On Wednesday, President Obama was in town for a fundraiser, and I headed down to the Hilton Chicago on South Michigan to cover the Keystone protest.
A couple things:
1) It’s telling that despite the supposed scandals engulfing the president, I saw not one person with a sign that said anything about Benghazi, the IRS, the AP, or James Rosen. The conservative echo chamber is hard at work trying to get traction on any of these issues, but the President’s poll numbers have not budged and outside of a hard core of Obama-haters, no one cares. It’s also telling that some in the media have begun referring to this potpourri of scandals as “ObamaGate”—as in no one can really identify with any clarity what the President supposedly did that deserves a “gate.” Rather the objection is simply built in to the man himself.
2) The three protests with people in significant numbers were anti-abortion activists, immigration reform advocates, and protestors against the Keystone XL pipeline. Obviously, my interest lay with the latter, but this worked as a microcosm of what people outside of the DC Kool-Aid club are actually concerned about.
The anti-abortion protestors represented the bedrock political identifier of the rural conservative coalition. For all the sturm und drang against taxes, Obamacare and big government, the heart of conservatism remains embedded in a big government battle cry to topple legal abortion. It remains the lifeblood of the movement. They flanked the two larger protests, carrying enormous billboards with photographs of bloody, crippled fetus remains and a tiny skull torn in half at the eye socket. Other signs said things like “Obama=abortion” and the classic “It’s a child, not a choice.” For the most part, though they were a subdued group, happy to let their grotesque signage speak for them.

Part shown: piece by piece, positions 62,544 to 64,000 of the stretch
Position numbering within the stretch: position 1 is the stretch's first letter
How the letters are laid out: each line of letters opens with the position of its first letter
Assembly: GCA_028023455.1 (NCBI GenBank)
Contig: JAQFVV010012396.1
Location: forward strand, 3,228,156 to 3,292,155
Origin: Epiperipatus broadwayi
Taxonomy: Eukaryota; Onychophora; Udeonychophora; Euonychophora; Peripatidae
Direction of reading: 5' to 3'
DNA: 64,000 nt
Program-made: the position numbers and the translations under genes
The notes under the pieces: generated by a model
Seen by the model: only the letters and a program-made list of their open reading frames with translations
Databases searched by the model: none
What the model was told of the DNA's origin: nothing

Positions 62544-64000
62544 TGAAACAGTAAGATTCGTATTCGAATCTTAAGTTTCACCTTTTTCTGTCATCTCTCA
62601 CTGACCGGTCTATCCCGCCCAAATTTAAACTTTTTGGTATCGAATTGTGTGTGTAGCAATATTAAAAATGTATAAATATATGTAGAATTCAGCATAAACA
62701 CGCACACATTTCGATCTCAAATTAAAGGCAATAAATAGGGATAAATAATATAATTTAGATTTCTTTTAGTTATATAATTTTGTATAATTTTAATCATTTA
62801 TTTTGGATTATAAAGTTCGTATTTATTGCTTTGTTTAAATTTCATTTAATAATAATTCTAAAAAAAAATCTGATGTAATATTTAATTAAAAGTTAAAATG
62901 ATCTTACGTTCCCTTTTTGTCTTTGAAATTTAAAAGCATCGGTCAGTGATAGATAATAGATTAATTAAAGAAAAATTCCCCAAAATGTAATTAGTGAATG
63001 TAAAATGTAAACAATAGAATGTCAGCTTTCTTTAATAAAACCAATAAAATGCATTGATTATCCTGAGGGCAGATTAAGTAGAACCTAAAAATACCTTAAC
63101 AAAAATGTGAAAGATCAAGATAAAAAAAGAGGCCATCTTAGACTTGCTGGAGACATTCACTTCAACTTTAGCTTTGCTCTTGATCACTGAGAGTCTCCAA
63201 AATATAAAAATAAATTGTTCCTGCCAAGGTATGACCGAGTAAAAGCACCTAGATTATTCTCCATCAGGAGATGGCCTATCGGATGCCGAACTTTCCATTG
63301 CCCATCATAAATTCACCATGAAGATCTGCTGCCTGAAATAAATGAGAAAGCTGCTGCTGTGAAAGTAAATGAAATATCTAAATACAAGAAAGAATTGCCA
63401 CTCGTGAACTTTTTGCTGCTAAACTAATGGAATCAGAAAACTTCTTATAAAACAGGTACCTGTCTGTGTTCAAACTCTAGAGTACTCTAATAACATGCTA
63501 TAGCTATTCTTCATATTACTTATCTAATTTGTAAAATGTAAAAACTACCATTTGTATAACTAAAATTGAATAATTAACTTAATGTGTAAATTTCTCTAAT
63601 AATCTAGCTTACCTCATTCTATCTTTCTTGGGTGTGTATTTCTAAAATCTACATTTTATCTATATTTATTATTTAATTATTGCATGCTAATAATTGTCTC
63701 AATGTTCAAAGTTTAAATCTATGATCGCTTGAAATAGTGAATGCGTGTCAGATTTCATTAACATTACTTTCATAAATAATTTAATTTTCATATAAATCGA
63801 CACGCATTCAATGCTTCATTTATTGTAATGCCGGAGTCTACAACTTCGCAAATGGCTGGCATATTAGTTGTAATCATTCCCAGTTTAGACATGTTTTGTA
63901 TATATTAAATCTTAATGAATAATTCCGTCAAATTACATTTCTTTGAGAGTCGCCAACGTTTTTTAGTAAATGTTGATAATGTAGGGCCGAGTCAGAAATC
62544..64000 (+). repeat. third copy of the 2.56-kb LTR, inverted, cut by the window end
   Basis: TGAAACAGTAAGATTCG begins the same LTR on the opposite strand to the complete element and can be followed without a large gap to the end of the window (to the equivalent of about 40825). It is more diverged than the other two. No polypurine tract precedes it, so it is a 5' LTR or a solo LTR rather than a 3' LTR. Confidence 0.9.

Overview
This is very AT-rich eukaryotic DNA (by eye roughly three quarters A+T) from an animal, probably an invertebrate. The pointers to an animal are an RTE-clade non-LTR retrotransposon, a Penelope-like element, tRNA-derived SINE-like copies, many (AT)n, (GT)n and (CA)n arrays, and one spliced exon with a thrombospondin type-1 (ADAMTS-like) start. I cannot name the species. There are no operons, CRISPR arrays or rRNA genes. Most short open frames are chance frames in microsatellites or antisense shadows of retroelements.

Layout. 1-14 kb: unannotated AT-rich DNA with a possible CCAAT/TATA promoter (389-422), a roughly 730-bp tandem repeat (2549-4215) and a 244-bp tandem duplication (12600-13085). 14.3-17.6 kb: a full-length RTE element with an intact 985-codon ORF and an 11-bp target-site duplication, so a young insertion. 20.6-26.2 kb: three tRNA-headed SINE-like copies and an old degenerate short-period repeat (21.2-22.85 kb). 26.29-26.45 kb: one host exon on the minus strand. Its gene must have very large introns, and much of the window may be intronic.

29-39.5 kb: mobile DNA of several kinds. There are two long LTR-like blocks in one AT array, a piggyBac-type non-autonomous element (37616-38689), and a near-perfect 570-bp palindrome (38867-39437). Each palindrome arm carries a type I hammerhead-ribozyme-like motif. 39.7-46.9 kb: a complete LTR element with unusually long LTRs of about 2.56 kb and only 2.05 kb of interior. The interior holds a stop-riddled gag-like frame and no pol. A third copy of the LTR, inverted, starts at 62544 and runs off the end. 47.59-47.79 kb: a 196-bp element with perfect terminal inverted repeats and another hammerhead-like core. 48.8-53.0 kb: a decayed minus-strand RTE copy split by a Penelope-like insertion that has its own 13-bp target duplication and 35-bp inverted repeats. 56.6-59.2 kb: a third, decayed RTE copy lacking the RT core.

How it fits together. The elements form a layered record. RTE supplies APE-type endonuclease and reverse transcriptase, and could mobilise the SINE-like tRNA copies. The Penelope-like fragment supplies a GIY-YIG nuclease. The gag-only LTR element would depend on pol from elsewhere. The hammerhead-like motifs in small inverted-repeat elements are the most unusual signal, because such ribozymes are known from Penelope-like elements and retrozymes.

The rowdiest protest came from the immigration reformers, who actually had the most vitriol for the revolving doors of the Hilton, which served as Obama’s avatar for the crowd. They chanted loudly, passionately, and displayed signs that said “Deporter in Chief” or one enormous, jury-rigged cardboard monstrosity that claimed the immigration reform bill currently making its way through congress was “militaristic,” “anti-family,” “anti-poor,” and “anti-human rights.” This crowd, comprised largely of Hispanics and Native Americans, had more energy but side-by-side, it was probably just a few dozen people smaller than the Keystone group. Either way, I was reminded that the worst part of democracy is people chanting. Chants are universally sillier than a rabbit in a tuxedo no matter how much you agree with them.
Since I first wrote about the Keystone pipeline a few years ago, Obama has delayed and delayed his decision on its approval. Everywhere he’s gone protestors hoping to stop the pipeline that will carry the tar sands of Canada to refineries in the Gulf have followed.
Many of the people I spoke to pointed out all the well-known reasons to oppose the pipeline.
• The number of jobs it will create is wildly inflated. The pipeline company, Trans Canada, claims it will create 100,000. In reality, the State Department thinks it will create less than 5,000 jobs, most of which will disappear once it’s built.